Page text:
Tony Gallardo, design leader exterior components at Seat said, “At first we didn’t have much to do, but as time developed, the introduction of design in light illumination has become more important.” Today, Seat’s headlights take around three years to design and build! From a design perspective, headlights are a key part of a car’s character, but have to be developed with engineers and designers working closely together. Many car manufacturers now have a ‘light signature’, which is a design you will see running through a company’s entire range. Seat’s ‘light signature’ is a triangle. But that triangle has to evoke different things in different cars. “The Leon was a big step for Seat as it was the first of our cars to integrate triangles into lights, as well as being the first car in that segment to have full LED lights. In our other cars, the Alhambra is not so dynamic, while the Ibiza is more young and fresh. The lights are the character of the car,” Gallardo said. Designers work with engineers from the very start, and there’s plenty of back and forth. There has to be a compromise between cost, and the final product. And quite often, the lights will differ across a car range – a basic car might have halogen lights, whereas LED or Xenon lights are found further up – so all this has to be taken into consideration. “We still have to create a good product that works at a lower level. It might not look quite as fancy, but it still has to work. We’re designing the basics as well as the high-end products,” Gallardo said.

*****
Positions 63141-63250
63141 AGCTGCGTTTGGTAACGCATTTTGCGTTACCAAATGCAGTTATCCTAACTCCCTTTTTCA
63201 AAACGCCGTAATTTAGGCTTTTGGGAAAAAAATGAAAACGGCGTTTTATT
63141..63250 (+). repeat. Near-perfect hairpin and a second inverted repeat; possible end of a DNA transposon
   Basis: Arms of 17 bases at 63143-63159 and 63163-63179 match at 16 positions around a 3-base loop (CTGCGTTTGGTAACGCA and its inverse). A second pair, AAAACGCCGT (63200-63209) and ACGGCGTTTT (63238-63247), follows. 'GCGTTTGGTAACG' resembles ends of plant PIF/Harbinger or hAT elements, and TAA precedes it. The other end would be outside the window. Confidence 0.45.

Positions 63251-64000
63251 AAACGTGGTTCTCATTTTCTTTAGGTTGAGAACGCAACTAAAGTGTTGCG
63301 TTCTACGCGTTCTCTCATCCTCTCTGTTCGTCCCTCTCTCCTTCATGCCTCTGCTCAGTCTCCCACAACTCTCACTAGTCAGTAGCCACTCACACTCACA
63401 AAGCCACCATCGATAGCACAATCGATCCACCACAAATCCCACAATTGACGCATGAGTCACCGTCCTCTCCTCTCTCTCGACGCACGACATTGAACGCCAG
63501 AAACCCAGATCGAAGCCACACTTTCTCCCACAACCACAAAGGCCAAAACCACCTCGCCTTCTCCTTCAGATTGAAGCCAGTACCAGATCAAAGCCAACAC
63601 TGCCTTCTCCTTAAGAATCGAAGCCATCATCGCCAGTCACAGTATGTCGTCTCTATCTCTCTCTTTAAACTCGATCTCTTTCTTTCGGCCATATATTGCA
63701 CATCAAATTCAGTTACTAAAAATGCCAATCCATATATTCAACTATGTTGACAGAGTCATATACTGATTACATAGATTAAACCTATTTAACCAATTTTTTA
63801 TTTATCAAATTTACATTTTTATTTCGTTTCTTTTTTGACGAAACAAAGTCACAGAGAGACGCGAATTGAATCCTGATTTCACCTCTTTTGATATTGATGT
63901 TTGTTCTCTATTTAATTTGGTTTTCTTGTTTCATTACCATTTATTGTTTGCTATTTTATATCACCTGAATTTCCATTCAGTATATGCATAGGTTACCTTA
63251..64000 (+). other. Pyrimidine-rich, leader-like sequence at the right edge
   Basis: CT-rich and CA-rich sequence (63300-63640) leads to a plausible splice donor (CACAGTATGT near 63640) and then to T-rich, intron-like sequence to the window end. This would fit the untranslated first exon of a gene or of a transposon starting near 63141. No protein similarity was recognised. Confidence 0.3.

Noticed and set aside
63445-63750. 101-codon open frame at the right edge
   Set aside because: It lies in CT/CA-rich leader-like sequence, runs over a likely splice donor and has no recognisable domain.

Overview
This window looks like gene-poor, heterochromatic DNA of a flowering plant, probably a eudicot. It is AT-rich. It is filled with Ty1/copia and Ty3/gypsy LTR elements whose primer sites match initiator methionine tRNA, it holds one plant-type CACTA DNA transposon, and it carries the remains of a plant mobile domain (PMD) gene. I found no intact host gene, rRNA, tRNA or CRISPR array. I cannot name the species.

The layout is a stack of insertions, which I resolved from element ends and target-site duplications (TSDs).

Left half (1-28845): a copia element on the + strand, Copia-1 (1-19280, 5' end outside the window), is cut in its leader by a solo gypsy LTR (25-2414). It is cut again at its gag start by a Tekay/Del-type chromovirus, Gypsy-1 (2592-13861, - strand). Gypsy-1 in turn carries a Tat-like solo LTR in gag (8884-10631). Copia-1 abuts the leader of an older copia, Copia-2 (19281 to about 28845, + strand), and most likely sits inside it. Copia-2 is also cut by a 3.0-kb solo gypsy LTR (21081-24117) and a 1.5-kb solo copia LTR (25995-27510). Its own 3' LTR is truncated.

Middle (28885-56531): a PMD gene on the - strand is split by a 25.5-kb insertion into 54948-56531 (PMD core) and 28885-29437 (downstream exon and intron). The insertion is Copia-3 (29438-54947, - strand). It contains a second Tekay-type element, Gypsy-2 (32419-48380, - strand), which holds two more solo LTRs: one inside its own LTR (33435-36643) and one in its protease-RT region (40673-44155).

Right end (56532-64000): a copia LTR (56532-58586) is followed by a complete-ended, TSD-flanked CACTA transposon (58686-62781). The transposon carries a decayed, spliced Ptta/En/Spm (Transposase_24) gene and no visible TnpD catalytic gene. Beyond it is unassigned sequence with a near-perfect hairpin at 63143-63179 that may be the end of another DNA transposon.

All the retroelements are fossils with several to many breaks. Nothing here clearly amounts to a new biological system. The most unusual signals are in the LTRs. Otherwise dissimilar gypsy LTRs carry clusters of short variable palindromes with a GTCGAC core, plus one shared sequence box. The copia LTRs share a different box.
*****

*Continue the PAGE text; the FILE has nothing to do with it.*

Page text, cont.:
The process of building LED headlights